What Does the Film Gravity Get Wrong?

Dennis Overbye, writing in The New York Times, sat down with astronaut Michael Massimino, who flew missions in 2002 and 2009 to service the Hubble Space Telescope — to discuss the upcoming film Gravity, starring George Clooney and Sandra Bullock.

The movie gets a lot of detail right:

There is also some inventive and very realistic use of the kickback from a fire extinguisher. The outboard scenery of the sunsets and auroras below comes straight from NASA images taken from the International Space Station.

Mr. Clooney, as a veteran spacewalker, with his resonant voice and folksy yarns, seems to be channeling every imperturbable astronaut you ever heard speaking from on high. And that opening scene, a long shot that begins with a majestic view of Earth and ends with Ms. Bullock’s tumble, has earned the director, Alfonso Cuarón, comparisons to masters like Robert Altman and Michelangelo Antonioni.

But there is a HUGE gaping hole in the plot:

You knew there was a “but” coming, right? Unfortunately, with all this verisimilitude, there is a hole in the plot: a gaping orbital impossibility big enough to drive the Starship Enterprise through.

After they stop tumbling and find the shuttle destroyed and their colleagues all dead, Mr. Clooney tells Ms. Bullock that their only hope for rescue is to use his jetpack to travel to the space station, seen as a glowing light over the horizon. “It’s a long hike, but we can make it,” he says.

At this point, space fans will groan.

As we recall from bitter memory, the Hubble and the space station are in vastly different orbits. Getting from one to the other requires so much energy that not even space shuttles had enough fuel to do it. The telescope is 353 miles high, in an orbit that keeps it near the Equator; the space station is about 100 miles lower, in an orbit that takes it far north, over Russia.

To have the movie astronauts Matt Kowalski (Mr. Clooney) and Ryan Stone (Ms. Bullock) zip over to the space station would be like having a pirate tossed overboard in the Caribbean swim to London.

I still want to see this film, but I won’t be pretentious about what it gets wrong. Just good to know.

From a Reddit Response to Big Budget Film

I love reading stories like this. One day James Erwin was browsing Reddit.com and stumbled upon an interesting hypothetical question: Could I destroy the entire Roman Empire during the reign of Augustus if I traveled back in time with a modern U.S. Marine infantry battalion or MEU [Marine Expeditionary Unit]? He clicked through, answered some questions, and the rest, they say, is history:

It’s common for random questions to appear on Reddit’s front page, like “Is there a magnet capable of pulling the iron out of your body?” or “What is the most awkward thing you could say to a cashier while purchasing condoms?” That day, as Erwin scanned Reddit, a question caught his eye. It was posed by someone calling themselves The_Quiet_Earth: “Could I destroy the entire Roman Empire during the reign of Augustus if I traveled back in time with a modern U.S. Marine infantry battalion or MEU [Marine Expeditionary Unit]?” Erwin clicked on the question and a lively comment thread unfurled. Hundreds of people were whipping hypotheticals back and forth, gaming out the implications of a marines-versus-Romans smackdown. What’s the range of a Roman spear? How would the Romans react to a helicopter? What would happen when the Americans ran out of bullets?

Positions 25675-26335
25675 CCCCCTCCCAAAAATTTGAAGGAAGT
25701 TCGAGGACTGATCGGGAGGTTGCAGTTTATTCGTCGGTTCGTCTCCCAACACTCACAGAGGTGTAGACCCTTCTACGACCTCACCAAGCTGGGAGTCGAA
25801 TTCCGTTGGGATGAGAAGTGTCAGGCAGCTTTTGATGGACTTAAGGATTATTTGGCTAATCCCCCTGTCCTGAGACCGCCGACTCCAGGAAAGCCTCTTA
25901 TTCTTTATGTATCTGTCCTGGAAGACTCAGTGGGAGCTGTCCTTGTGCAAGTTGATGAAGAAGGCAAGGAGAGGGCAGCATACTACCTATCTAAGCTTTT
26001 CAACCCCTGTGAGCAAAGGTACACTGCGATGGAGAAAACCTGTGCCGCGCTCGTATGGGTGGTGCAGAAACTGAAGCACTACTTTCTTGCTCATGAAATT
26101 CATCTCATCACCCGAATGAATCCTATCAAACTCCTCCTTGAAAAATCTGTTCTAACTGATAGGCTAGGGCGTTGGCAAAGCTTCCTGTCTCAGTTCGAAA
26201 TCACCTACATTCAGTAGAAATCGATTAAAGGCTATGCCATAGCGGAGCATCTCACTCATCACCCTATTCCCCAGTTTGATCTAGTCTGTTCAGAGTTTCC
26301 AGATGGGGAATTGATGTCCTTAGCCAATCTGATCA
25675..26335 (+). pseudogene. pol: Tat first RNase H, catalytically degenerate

Erwin, who studied history at the University of Iowa, had been posting on Reddit for about five months. He used the alias Prufrock451, a dual reference to the schlubby protagonist of a T. S. Eliot poem and the Ray Bradbury novel Fahrenheit 451. Prufrock451′s contributions were all over the map. One day he wrote about the historical roots of the civil war in Liberia; another day he told a funny story about a shooting range in Iowa. He also uploaded a few pictures of European forts that he thought looked cool and a quote by Voltaire. In his atypicalness—Prufrock451 was pretty clearly a quirky character—he was entirely typical of a habitual Reddit user, and like many other redditors, as they are called, he found the site addictive. More than just a creative outlet or time-killer, Reddit was a game. The object was to amass points—”Reddit karma.” Every time Erwin saw his karma level increase, he felt a little squirt of adrenaline. “People are sweating to make you laugh or make you think or make you hate them,” Erwin says. “It’s the human condition, plus points.”

Now, in response to The_Quiet_Earth’s question about time-traveling marines, Erwin started typing. He posted his answer in a series of comments in the thread. Within an hour, he was an online celebrity. Within three hours, a film producer had reached out to him. Within two weeks, he was offered a deal to write a movie based on his Reddit comments. Within two months, he had taken a leave from his job to become a full-time Hollywood screenwriter.

So what was Erwin’s financial gain from this personal endeavor?

Erwin won’t disclose what the deal is worth, but he is now a member of the Writers Guild of America, West, and the guild compensation for an original screenplay plus treatment for a movie with a budget above $5 million is $119,954. According to Kolbrenner, Rome Sweet Rome is “definitely a big-budget movie,” but whether that means $30 million or $150 million will depend on Erwin’s script.

Read the full story here.

The Rise of V for Vendetta